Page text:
Distributional Effects of Selected Farm and Food Policies: The Effects of Crop Insurance, Snap, and Ethanol Promotion

71 Pages Posted: 7 Jun 2018

See all articles by Jayson L. Lusk

Jayson L. Lusk

Oklahoma State University - Department of Agricultural Economics

Date Written: 04/08/2015

Abstract

This paper investigates the influence of three federal policies often conjectured to have some of the most pronounced effects on food markets: subsidized crop insurance; the Supplemental Nutrition Assistance Program (SNAP); and ethanol promotion. Results indicate that removing subsidized crop insurance would yield economic benefits of $932 million per year. Removing crop insurance would reduce producer and consumer surplus, with taxpayers being the only aggregate beneficiaries, suggesting that the costs are "hidden" in the form of a higher tax burden. Agricultural producers in several western states would benefit from the removal of crop insurance subsidies, whereas producers in the Great Plains states would be the biggest losers. Depending on how SNAP recipients spend their disbursements, the projected benefits of dismantling SNAP range from $12.7 billion to $42.8 billion per year. Reducing ethanol demand is projected to benefit livestock producers and food consumers while harming corn producers.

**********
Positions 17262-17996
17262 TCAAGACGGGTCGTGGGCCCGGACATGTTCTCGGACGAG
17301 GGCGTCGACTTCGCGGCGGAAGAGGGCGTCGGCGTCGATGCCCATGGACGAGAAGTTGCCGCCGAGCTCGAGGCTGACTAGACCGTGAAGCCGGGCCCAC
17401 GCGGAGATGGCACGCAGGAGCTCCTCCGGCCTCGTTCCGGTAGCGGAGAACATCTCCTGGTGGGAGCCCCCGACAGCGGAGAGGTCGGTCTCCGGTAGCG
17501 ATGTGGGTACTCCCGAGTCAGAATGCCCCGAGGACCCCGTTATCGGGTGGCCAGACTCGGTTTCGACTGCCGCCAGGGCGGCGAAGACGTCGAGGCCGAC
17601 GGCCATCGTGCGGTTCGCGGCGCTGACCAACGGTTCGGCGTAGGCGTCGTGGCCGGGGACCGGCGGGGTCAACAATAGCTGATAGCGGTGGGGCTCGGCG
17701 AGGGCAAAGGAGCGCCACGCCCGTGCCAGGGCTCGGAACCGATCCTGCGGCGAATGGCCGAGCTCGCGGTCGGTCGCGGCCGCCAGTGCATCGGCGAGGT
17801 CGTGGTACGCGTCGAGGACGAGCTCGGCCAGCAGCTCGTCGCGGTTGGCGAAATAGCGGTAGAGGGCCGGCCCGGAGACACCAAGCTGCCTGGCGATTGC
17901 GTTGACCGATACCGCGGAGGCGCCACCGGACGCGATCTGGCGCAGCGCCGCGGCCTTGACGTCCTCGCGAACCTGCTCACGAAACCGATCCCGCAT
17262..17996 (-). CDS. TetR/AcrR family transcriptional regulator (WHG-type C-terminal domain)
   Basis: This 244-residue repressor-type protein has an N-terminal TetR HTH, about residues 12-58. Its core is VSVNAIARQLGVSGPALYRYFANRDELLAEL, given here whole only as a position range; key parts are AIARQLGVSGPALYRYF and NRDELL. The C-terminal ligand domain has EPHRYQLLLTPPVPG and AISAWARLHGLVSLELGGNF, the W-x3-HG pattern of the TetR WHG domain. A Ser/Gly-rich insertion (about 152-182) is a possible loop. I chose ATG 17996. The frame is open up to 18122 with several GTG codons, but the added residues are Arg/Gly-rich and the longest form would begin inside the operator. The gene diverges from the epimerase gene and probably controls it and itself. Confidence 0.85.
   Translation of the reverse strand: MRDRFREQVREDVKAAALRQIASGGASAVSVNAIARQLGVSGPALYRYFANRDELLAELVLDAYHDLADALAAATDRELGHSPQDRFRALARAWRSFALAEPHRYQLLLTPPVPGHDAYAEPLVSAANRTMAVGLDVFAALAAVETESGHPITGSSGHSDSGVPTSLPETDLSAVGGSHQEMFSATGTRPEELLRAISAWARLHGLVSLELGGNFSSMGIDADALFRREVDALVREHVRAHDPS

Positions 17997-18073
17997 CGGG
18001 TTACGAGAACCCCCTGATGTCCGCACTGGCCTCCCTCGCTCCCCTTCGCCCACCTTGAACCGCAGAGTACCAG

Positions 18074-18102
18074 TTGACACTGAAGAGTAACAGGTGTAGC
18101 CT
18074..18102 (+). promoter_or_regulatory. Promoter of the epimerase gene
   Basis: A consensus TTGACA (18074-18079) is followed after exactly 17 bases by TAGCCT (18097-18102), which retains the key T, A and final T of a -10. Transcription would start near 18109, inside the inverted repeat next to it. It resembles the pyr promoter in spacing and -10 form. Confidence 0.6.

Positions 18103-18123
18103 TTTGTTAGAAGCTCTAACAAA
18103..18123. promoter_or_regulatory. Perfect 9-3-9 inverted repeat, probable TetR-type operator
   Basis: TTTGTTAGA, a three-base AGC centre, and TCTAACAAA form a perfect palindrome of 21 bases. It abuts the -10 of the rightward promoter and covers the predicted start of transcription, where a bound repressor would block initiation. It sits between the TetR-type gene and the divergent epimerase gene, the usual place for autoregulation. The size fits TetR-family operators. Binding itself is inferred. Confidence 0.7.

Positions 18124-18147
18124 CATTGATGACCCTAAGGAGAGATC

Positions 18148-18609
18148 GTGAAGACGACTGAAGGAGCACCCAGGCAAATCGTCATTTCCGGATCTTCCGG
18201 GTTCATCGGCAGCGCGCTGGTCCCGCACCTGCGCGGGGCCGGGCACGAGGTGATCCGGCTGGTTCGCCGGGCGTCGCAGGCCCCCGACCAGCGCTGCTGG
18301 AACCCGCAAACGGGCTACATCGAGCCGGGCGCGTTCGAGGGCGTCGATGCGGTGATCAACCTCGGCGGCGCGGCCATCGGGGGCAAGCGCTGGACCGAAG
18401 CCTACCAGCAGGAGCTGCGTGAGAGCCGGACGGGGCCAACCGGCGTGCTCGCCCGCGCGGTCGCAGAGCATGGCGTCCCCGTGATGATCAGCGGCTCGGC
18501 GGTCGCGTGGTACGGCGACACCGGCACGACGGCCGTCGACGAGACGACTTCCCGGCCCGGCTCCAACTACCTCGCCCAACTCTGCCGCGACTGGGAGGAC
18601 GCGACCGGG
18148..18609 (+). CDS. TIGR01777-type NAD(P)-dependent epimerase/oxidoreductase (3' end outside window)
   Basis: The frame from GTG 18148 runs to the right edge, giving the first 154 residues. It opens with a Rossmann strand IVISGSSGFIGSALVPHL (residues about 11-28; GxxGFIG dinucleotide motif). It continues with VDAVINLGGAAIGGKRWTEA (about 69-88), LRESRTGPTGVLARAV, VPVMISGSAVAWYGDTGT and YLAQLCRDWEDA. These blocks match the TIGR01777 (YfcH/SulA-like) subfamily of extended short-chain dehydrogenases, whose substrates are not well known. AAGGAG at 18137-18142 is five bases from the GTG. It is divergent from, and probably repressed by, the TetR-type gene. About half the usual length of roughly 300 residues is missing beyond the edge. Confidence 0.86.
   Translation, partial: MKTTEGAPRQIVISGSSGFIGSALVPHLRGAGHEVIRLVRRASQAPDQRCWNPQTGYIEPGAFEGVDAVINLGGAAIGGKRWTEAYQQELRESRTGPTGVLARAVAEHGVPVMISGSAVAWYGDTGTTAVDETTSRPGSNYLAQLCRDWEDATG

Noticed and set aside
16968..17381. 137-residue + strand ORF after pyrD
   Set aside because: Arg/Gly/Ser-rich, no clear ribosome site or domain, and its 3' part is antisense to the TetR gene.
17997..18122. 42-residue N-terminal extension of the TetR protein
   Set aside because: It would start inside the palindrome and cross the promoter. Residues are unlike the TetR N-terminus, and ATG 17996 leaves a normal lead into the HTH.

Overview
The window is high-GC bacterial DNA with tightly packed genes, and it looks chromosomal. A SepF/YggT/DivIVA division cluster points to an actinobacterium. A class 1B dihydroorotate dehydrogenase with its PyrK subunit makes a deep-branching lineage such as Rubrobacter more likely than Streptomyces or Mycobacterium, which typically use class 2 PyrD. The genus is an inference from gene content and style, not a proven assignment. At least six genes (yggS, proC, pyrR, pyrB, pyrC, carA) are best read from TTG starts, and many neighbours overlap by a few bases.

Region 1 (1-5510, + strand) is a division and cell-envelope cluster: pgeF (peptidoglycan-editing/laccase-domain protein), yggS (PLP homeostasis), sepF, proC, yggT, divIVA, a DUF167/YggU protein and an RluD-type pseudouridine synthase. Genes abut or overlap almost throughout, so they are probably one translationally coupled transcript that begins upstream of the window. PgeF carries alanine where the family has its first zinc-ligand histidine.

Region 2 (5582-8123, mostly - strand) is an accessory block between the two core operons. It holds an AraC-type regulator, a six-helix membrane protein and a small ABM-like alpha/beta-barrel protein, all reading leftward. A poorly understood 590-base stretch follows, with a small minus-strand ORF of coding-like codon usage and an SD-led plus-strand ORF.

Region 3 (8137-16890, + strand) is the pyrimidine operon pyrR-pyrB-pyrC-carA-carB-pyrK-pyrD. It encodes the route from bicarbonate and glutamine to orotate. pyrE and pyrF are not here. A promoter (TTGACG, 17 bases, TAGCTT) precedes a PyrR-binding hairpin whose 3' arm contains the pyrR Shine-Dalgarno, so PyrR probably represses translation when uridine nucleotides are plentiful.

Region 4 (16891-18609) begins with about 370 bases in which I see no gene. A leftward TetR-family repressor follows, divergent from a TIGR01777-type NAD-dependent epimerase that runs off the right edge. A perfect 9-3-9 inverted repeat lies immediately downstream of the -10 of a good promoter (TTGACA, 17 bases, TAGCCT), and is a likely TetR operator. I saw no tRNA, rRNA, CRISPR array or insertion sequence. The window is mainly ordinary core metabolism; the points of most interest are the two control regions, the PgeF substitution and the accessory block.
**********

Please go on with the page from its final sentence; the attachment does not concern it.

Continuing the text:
Suggested Citation

Lusk, Jayson L., Distributional Effects of Selected Farm and Food Policies: The Effects of Crop Insurance, Snap, and Ethanol Promotion (04/08/2015). MERCATUS WORKING PAPER, Available at SSRN: https://ssrn.com/abstract=3191300 or http://dx.doi.org/10.2139/ssrn.3191300

Jayson L. Lusk (Contact Author)

Oklahoma State University - Department of Agricultural Economics ( email )

Stillwater, OK 74078-6026
United States
405-744-6161 (Phone)

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